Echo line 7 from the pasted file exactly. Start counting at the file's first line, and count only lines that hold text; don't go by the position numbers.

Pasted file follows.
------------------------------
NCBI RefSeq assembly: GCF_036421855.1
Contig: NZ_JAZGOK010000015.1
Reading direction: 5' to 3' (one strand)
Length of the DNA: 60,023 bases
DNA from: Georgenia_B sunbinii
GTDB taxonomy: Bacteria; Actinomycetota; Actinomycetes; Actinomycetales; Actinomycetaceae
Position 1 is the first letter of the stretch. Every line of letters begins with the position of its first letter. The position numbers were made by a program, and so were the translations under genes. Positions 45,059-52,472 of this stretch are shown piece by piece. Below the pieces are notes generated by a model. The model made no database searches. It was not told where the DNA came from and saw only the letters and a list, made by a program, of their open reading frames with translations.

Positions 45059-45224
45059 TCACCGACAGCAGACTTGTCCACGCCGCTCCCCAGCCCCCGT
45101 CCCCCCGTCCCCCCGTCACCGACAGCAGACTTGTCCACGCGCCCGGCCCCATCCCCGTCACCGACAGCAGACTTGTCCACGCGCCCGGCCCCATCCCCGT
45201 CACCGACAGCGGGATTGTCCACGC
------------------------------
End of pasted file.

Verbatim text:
Position 1 is the first letter of the stretch. Every line of letters begins with the position of its first letter. The position numbers were made by a program, and so were the translations under genes. Positions 45,059-52,472 of this stretch are shown piece by piece. Below the pieces are notes generated by a model. The model made no database searches. It was not told where the DNA came from and saw only the letters and a list, made by a program, of their open reading frames with translations.